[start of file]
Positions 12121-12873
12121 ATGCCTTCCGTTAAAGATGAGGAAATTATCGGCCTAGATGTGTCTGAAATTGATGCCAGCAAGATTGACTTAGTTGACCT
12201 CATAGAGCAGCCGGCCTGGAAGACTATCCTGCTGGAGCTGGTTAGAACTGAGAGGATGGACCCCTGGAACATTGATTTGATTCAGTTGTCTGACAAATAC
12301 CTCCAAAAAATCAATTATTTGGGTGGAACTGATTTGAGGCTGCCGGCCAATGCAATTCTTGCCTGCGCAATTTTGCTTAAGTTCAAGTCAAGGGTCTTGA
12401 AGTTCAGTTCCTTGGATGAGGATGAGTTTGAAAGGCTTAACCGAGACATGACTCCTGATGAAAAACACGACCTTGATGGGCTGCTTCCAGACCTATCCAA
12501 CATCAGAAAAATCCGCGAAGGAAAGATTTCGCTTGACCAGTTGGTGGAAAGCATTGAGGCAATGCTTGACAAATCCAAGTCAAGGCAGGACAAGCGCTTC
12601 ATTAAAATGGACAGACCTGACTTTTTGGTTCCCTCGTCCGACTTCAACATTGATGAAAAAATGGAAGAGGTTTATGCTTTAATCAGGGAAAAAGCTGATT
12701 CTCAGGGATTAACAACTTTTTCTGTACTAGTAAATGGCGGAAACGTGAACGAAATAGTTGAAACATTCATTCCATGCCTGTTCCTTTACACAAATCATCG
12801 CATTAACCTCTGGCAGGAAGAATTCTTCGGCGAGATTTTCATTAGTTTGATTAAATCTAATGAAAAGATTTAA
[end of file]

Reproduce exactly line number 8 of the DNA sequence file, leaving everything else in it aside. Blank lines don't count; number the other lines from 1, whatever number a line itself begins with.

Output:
12701 CTCAGGGATTAACAACTTTTTCTGTACTAGTAAATGGCGGAAACGTGAACGAAATAGTTGAAACATTCATTCCATGCCTGTTCCTTTACACAAATCATCG